17 SG Questions

17 SG Questions - Chapter 17 Study Guide Questions Summary...

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Chapter 17 – Study Guide Questions Summary There is a "reorganization" of a corporation when there is a change in the corporation's capital structure (i.e., a change in the identity and/or rights of the corporation's owners and/or creditors ). Although gain or loss usually has to be recognized when property is sold or exchanged, the Code makes an exception for certain types of corporate reorganizations. "A" reorganizations (statutory mergers or consolidations), "B" reorganizations (stock-for-stock reorganizations), "C" reorganizations (stock-for-assets reorganizations), "D" reorganizations, "E" reorganizations (recapitalizations), "F" reorganizations, and "G" reorganizations qualify for special tax treatment. To determine whether a reorganization qualifies for non-recognition of gain or loss treatment, it is important to understand when one corporation is in "control" of another. As a general rule, one corporation "controls" another corporation if it owns stock of that corporation that possesses at least 80 percent of the total combined voting power of all classes of stock entitled to vote and at least 80 percent of the total number of shares of all other classes of the corporation's stock. A special rule applies to "D" reorganizations. A "party to a reorganization" includes a corporation resulting from the reorganization. It also includes both corporations in a transaction qualifying as a reorganization, if one corporation acquires the stock or properties of another corporation. For an exchange or distribution made as part of a reorganization to qualify for non-recognition treatment, it must be made pursuant to a plan of reorganization. For a reorganization to be tax-free, there must be a business purpose for the reorganization. For a transaction to qualify as a tax-exempt reorganization (other than an "E" or "F" reorganization"), there must be a continuity of the business enterprise through the issuing corporation under the modified corporate form . There is a "continuity of business enterprise" if the issuing corporation either continues the target corporation's historic business or uses a significant portion of the target corporation's business assets in a business. Reorganizations other than "E" or "F" reorganizations must satisfy a continuity of interest requirement. Continuity of interest requires that in substance a substantial part of the value of the proprietary interests in the target corporation be preserved in the reorganization. "A" reorganization . A transaction can qualify as an "A" reorganization if (1) the transaction is effected pursuant to the laws of the United States or a state or the District of Columbia; (2) as a result of the operation of such laws, the following events occur simultaneously at the effective time of the transaction: all of the assets (other than those distributed in the transaction) and liabilities (except to the extent satisfied or discharged in the transaction) of each member of one or more combining units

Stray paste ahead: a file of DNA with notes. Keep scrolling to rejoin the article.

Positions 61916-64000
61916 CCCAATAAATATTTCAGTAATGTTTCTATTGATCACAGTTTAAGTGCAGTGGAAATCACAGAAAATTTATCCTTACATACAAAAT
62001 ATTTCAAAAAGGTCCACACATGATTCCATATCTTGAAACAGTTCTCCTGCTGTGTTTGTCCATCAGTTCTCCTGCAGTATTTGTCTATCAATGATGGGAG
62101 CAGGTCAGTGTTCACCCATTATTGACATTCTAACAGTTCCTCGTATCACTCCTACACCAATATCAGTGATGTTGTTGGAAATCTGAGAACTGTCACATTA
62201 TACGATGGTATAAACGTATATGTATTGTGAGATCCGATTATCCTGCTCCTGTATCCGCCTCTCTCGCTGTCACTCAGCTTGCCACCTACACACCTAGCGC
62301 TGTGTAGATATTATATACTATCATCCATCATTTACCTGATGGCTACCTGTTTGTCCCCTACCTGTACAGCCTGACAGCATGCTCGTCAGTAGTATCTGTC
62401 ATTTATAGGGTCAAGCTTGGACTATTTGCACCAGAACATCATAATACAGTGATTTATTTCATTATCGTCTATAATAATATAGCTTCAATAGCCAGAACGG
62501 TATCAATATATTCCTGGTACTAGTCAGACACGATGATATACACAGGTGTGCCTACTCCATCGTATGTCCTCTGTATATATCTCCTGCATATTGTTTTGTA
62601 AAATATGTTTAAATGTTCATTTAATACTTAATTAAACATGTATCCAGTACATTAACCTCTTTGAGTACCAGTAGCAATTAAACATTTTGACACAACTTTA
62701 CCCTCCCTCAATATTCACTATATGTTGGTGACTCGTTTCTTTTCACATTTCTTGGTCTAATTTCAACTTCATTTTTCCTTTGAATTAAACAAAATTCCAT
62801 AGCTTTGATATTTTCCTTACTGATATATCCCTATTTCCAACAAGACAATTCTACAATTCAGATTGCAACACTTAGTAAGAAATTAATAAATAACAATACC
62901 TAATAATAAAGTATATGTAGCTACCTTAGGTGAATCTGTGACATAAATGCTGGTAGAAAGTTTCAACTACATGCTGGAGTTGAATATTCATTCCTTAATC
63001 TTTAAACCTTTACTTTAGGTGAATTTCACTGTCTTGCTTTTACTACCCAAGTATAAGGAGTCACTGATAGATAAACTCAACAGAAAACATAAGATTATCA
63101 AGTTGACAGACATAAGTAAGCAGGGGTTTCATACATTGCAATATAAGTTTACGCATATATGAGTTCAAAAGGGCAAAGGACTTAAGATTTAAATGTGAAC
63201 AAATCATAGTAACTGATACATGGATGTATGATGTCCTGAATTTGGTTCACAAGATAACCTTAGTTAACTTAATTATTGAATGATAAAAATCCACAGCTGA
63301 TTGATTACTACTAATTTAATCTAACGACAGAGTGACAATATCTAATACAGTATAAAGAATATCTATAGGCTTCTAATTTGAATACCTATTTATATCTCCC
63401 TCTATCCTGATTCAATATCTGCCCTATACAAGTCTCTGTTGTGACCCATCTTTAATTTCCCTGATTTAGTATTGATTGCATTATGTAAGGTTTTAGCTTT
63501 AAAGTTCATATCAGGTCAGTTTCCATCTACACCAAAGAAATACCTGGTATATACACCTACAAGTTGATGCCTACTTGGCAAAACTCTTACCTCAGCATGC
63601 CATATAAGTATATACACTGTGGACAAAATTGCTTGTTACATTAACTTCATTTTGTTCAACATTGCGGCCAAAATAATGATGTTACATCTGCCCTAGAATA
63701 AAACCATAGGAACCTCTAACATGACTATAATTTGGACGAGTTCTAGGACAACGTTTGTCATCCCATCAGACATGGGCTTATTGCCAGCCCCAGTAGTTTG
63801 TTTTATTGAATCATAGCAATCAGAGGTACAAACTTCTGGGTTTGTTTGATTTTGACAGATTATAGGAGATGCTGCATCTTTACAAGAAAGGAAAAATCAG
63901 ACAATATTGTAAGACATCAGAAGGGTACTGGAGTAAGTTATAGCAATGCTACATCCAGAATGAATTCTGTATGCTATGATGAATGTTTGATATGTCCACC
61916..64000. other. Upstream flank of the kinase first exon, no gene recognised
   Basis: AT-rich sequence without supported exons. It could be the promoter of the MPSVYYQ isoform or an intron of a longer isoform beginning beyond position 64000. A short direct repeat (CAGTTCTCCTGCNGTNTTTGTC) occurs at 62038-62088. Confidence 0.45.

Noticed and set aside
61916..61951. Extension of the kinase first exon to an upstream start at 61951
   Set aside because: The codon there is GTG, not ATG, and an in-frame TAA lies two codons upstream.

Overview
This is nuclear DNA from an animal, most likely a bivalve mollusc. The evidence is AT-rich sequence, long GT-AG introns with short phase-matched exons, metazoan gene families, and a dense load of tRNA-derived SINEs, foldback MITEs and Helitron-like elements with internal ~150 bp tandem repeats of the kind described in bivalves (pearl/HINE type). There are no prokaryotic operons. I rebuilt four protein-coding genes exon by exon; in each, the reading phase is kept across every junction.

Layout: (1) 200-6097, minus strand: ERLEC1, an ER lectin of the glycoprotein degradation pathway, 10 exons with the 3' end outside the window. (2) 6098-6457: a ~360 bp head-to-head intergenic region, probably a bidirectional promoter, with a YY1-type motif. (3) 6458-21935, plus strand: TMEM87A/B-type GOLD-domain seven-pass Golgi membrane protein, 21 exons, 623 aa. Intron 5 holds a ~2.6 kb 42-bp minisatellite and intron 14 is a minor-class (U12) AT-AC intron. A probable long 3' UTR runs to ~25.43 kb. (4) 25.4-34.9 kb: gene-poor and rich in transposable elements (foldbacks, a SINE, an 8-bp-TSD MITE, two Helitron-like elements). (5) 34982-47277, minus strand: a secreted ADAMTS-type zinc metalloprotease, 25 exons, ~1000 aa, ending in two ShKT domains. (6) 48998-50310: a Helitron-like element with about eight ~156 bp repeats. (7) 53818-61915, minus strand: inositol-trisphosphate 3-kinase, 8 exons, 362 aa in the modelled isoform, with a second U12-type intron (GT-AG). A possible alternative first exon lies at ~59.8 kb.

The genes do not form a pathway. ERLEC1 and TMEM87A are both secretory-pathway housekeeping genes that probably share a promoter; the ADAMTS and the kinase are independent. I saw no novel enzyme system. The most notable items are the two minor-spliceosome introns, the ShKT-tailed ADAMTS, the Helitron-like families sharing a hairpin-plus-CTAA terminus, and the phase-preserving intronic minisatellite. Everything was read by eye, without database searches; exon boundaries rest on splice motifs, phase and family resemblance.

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This note was uploaded on 01/14/2012 for the course ACCT 101 taught by Professor Smith during the Spring '11 term at UT Arlington.

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17 SG Questions - Chapter 17 Study Guide Questions Summary...

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